How is Preeclampsia Treated?
Preeclampsia is treated based on the severity of the condition. If the mothers blood pressure is only slightly elevated and the protein in the urine is of minimal levels, she is watched closely. If she is past 36 weeks gestation, the doctor will likely induce labor if her symptoms get any worse.
Whem a mother's preeclampsia progresses and her blood pressure rises above a safe level, she may be placed on a blood pressure medication and/or prescribed bedrest or a combination of both. Preeclampsia, generally, progresses as the weeks of pregnancy go by. The obstetrician will carefully monitor the pregnant mother and adjust blood pressure medications and bedrest. The goal is to keep the blood pressure under control and to monitor the protein in the urine as well as other lab values.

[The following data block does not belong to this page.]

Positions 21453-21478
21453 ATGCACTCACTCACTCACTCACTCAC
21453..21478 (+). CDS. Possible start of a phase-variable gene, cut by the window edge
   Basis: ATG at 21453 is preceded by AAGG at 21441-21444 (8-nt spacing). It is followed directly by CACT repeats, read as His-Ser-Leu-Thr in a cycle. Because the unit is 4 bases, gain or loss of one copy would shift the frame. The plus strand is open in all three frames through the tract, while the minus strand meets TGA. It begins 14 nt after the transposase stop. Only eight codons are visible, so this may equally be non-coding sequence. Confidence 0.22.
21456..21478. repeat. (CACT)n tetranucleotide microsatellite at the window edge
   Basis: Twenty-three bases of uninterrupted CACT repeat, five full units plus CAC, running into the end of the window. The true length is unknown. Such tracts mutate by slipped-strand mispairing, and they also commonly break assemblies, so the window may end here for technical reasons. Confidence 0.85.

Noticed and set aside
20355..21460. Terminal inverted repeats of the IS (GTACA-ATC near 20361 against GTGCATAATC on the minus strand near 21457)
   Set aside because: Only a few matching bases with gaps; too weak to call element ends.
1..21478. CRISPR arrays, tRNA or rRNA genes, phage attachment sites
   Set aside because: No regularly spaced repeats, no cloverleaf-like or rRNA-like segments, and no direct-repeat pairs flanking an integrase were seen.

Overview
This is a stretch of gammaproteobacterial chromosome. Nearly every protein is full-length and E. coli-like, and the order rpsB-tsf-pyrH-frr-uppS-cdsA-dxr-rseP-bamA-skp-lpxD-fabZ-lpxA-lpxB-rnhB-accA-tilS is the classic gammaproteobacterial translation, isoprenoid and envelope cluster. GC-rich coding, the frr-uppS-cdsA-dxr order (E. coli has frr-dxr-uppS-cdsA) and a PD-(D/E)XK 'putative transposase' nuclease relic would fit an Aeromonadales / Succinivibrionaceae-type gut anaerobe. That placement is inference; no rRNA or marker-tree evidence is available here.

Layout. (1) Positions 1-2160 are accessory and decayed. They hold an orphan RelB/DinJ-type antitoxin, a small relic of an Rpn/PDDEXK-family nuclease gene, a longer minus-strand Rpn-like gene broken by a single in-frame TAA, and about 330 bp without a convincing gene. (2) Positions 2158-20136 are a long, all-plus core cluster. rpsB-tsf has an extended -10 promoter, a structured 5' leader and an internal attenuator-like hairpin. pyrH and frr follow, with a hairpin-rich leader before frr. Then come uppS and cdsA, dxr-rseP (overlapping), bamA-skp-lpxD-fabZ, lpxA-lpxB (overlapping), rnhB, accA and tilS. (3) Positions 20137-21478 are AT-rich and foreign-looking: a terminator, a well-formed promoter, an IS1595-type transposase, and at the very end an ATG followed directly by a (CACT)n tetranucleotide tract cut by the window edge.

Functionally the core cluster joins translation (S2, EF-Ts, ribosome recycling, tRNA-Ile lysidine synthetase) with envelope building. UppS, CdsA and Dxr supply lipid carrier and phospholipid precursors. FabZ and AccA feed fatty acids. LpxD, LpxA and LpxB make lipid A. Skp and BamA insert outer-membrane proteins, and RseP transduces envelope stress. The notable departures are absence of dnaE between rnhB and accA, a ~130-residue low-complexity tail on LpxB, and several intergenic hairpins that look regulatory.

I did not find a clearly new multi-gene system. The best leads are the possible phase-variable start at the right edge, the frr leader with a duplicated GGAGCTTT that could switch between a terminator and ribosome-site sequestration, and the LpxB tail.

As the preeclampsia worsens, more frequent visits to the doctor are required as well as regular blood tests. The baby will be monitored carefully to evaulate growth and fluid levels.
When blood pressure medication and bedrest are unable to keep the blood pressure down or the mother develops other signs that the condition is worsening, the mother will be admitted to the hospital and the doctor may prescribe magnesium sulfate for preeclampsia.
Magnesium sulfate is used to relax smooth muscles.When preeclampsia reaches the severe level, seizures can occur. Magnesium sulfate for preeclampsia reduces the risk of seizures. Magnesium sulfate is usually started and then labor is induced or a caesearan section is performed. It will be continued until 24 hours after birth.